Bowel cancer is one of the most common cancers to be diagnosed in the UK. You should consider speaking to a doctor if you notice that you never fully feel like you’ve emptied your bowels after passing a stool.
Bowel cancer is a general term for any cancer that develops in the large bowel, and it may sometimes be known as colon or rectal cancer.
The early warning signs of bowel cancer can be very subtle, and many people may not be aware that they’re at risk.
That’s why it’s crucial that you always check your stools after using the toilet.
Any change to your usual toilet habit may be a sign of bowel cancer.
Unexplained changes to your bowel habit should be taken seriously, especially if it’s accompanied by bleeding, warned charity Bowel Cancer UK.
Your poo may be looser than normal, or it may feel as if your bowels are never truly empty.
Some patients report needing to use the toilet more often.
Others may find that you’re making fewer toilet trips than you’re used to.
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“If you have any symptoms, don’t be embarrassed and don’t ignore them. Doctors are used to seeing lots of people with bowel problems,” said the charity.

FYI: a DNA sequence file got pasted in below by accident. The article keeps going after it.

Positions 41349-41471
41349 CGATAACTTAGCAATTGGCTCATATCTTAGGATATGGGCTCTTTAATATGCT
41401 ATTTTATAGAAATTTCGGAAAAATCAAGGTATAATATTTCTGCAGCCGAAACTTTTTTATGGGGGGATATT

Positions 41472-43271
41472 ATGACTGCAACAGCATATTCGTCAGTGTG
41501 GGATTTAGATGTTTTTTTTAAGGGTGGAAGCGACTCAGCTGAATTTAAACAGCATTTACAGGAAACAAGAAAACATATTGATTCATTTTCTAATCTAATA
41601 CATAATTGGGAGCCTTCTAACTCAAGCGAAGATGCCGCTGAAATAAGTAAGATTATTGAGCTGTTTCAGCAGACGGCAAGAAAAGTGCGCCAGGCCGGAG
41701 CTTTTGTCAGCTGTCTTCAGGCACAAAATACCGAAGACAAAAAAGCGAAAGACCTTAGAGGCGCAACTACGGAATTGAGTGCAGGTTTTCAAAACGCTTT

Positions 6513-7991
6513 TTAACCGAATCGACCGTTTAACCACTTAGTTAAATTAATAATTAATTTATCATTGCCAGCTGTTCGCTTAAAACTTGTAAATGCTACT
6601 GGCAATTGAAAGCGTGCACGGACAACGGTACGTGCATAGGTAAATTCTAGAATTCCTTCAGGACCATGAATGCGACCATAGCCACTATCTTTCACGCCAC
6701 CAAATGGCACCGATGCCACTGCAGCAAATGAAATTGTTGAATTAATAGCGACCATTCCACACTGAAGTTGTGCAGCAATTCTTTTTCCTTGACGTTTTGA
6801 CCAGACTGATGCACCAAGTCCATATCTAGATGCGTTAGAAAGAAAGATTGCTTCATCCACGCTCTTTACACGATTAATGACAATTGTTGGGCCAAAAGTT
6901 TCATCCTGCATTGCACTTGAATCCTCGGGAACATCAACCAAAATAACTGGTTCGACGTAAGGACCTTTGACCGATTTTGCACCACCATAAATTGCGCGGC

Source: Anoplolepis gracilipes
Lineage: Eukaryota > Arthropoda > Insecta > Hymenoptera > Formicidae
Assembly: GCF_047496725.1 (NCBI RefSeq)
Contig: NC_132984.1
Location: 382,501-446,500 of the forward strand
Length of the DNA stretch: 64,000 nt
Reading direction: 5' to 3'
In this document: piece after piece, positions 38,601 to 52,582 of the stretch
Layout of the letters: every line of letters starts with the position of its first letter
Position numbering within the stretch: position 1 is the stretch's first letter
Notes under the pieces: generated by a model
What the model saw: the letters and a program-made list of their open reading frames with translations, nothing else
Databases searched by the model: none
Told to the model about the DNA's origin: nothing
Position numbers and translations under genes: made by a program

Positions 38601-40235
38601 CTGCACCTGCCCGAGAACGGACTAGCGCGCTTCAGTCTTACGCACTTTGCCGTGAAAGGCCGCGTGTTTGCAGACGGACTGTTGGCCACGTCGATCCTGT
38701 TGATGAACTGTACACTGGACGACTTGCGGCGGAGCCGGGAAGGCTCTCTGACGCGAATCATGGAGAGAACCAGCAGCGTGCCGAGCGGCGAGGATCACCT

“Tell your GP if you have noticed any persistent and unexplained changes in your bowel habit, especially if you also have bleeding from your back passage.
“You may have looser poo and you may need to poo more often than normal.
“Or you may feel as though you’re not going to the toilet often enough or you might not feel as though you’re not fully emptying your bowels.”
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You should see your GP if your change in bowel habit persists for more than four weeks.
But, just because you notice a subtle change to your bowel habit, it doesn’t necessarily mean that you have bowel cancer.
The doctor will assess whether you may be at risk of the disease by asking about your symptoms, and whether you have a family history of bowel cancer.
Your GP could subsequently refer you to a specialist for further investigation.
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You could lower your risk of bowel cancer by making some small diet or lifestyle changes.
Eating large amounts of red and processed meats have been linked with a higher likelihood of bowel cancer.
Smoking, drinking too much alcohol and obesity could also lead to the disease, the NHS warned.
More than 90 percent of all bowel cancer causes occur in people over the age of 50.
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